If you thought Wednesday’s breakthrough deal between the FIA and the Formula One teams heralded an end to the infighting engulfing Formula One, think again.
With agreement brokered between the two parties over next year’s rules and the threat of a breakaway series extinguished FIA President Max Mosley could have stepped down quietly with a half decent legacy too.
After all, as Forumula1.com’s Hugh Podmore argues HERE, the bottom line is that he managed to get the teams to agree to cutting costs significantly something they weren t always prepared to do and to commit to the sport. He has got new teams independents into the sport to provide some balance were the manufacturers suddenly to withdraw. He also managed to elicit an unconditional recognition of the authority of the FIA by FOTA something that at Silverstone, with the heady smell of revolution in the air, seemed light years away.
But instead of going quietly, Mosley has chosen to re-ignite the turmoil by lashing out at the teams for relatively minor claims – in the context of the overall deal – over the future presidency of the FIA, and for doing something that he himself is guilty of, which was to present the best possible gloss to the media about the deal.
In doing so Mosley as also opened the possibility once again that he will re-stand for election for FIA President in October.
In a letter leaked to www.racefax.com and Autosport, Mosley told FOTA chairman Luca di Montezemolo:
“Given your and FOTA’s deliberate attempt to mislead the media, I now consider my options open,” wrote Mosley in the letter. “At least until October, I am president of the FIA with the full authority of that office.
“After that it is the FIA member clubs, not you or FOTA, who will decide on the future leadership of the FIA.”
“We made a deal yesterday in Paris to end the recent difficulties in Formula 1,” explained Mosley. “A fundamental part of this was that we would both present a positive and truthful account to the media.
“I was therefore astonished to learn that FOTA has been briefing the press that Mr Boeri has taken charge of Formula 1, something which you know is completely untrue; that I had been forced out of office, also false; and, apparently, that I would have no role in the FIA after October, something which is plain nonsense, if only because of the FIA statutes.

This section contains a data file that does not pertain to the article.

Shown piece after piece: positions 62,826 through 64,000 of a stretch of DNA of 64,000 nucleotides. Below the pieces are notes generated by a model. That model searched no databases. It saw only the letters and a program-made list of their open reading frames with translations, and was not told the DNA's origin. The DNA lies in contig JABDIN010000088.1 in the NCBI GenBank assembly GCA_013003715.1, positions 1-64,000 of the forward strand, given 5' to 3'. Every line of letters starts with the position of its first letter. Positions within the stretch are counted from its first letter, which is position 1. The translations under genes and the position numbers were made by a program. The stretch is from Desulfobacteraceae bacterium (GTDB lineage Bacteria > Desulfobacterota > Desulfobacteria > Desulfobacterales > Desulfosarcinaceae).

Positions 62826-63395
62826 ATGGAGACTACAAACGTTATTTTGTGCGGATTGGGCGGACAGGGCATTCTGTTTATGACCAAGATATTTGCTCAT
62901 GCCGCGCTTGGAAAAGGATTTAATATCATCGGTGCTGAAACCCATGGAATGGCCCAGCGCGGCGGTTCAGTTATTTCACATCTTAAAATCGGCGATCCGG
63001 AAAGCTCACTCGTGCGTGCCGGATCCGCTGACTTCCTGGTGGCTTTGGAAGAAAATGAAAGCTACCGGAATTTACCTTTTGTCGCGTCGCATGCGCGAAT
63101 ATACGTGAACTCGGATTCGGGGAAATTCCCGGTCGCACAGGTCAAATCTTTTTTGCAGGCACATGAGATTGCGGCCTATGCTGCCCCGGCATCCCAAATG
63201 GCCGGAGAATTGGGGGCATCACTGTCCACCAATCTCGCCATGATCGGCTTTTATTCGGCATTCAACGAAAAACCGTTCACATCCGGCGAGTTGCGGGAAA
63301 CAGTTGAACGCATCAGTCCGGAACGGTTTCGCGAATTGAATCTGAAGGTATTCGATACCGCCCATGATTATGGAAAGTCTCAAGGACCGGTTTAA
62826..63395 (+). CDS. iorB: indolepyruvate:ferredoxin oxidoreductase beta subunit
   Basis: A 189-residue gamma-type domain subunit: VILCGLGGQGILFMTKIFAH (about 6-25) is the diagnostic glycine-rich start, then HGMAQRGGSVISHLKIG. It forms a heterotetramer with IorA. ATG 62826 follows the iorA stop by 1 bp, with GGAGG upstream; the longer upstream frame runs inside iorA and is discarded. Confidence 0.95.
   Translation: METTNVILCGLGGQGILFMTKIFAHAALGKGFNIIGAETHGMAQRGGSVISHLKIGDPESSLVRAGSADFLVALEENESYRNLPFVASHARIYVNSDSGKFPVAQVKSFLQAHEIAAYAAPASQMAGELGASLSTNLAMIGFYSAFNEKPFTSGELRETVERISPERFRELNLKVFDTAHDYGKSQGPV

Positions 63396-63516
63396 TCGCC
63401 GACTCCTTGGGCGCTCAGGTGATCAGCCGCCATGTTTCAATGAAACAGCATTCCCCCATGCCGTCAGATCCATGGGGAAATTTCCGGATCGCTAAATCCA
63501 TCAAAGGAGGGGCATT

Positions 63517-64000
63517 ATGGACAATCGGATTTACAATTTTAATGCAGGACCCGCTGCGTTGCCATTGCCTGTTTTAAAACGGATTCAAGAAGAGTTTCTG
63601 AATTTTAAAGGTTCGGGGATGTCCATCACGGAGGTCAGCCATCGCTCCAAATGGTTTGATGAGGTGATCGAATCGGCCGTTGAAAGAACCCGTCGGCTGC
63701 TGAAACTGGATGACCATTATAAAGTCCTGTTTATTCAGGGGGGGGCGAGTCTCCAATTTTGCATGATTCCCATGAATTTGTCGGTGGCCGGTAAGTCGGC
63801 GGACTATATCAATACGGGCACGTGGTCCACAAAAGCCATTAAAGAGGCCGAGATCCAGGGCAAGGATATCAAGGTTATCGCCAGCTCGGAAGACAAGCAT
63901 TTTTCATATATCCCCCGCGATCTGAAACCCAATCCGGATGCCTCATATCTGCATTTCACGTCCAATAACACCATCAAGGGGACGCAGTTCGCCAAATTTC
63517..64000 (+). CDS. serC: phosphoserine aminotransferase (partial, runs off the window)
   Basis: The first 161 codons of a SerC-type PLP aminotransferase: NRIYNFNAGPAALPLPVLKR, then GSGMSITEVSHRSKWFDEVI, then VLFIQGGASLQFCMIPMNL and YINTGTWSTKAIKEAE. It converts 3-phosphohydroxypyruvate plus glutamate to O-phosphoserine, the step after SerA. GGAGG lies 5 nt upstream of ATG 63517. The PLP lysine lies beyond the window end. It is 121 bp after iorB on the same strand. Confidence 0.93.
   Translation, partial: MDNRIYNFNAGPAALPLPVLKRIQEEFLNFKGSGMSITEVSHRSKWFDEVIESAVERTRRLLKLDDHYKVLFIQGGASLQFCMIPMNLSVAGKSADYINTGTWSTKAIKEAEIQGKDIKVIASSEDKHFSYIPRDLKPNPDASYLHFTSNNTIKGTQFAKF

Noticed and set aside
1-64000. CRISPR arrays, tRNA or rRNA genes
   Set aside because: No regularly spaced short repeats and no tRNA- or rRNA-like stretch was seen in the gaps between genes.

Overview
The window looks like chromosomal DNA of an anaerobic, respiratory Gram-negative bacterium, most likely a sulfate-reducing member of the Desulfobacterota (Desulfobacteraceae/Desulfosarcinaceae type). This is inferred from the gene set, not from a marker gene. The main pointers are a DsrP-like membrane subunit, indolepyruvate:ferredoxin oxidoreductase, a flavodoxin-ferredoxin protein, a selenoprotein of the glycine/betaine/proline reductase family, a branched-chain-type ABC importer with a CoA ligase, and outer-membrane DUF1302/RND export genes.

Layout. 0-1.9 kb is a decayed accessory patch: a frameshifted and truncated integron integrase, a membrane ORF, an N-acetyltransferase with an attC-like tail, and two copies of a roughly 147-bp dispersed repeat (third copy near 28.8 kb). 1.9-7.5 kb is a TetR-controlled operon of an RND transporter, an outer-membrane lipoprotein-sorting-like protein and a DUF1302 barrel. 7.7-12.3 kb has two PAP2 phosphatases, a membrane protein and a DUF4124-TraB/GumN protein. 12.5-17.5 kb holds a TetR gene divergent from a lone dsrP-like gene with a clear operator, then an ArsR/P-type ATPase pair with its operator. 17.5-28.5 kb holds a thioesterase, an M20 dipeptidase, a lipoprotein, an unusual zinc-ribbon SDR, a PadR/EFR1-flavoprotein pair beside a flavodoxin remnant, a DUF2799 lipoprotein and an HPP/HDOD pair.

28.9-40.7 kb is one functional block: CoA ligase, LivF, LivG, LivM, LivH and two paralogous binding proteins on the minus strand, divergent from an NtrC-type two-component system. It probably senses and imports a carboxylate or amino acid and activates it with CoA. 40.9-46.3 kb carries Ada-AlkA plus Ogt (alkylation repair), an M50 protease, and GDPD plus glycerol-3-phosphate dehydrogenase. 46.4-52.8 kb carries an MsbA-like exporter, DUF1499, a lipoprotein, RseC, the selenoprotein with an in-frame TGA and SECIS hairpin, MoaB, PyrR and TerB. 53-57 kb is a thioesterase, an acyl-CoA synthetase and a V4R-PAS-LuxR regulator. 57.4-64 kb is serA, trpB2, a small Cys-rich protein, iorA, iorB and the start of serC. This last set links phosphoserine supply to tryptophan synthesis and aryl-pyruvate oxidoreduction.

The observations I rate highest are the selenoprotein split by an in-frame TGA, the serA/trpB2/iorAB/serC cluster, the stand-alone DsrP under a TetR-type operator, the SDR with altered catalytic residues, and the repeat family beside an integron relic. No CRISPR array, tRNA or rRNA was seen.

“Furthermore, you have suggested to the media that I was a ‘dictator’, an accusation which is grossly insulting to the 26 members of the World Motor Sport Council who have discussed and voted all the rules and procedures of Formula 1 since the 1980s, not to mention the representatives of the FIA’s 122 countries who have democratically endorsed everything I and my World Motor Sport Council colleagues have done during the last 18 years.”
Mosley called on FOTA to make an apology at their own press conference on Thursday, but with no such admittance coming from the teams, the row between him and the teams association is far from other.
Luca di Montezemolo responded to Mosely calling for an end to the internal bickering that has plagued Formula One for the past few months.
He said of Wednesday’s deal: “I am very pleased for the agreement, [and] I was not surprised because I understand the spectators, they are pissed off with all these polemics – the press releases, unclear rules, rules that change every six months.
“We need stability. We need peace. We need transparency. We love F1; we want a F1 as always extreme – extreme in terms of technology and competition. The best drivers, the best teams, the best cars, this is what we try to achieve.
“I am very pleased for this result and also for the very good atmosphere that I found in Paris with the World Council, the FIA. So I think together with the FIA we have done a good agreement looking ahead.
“Now, stop with all the polemics, because we love F1. We don’t want to contribute to…take off the big charm and the unique elements of F1.”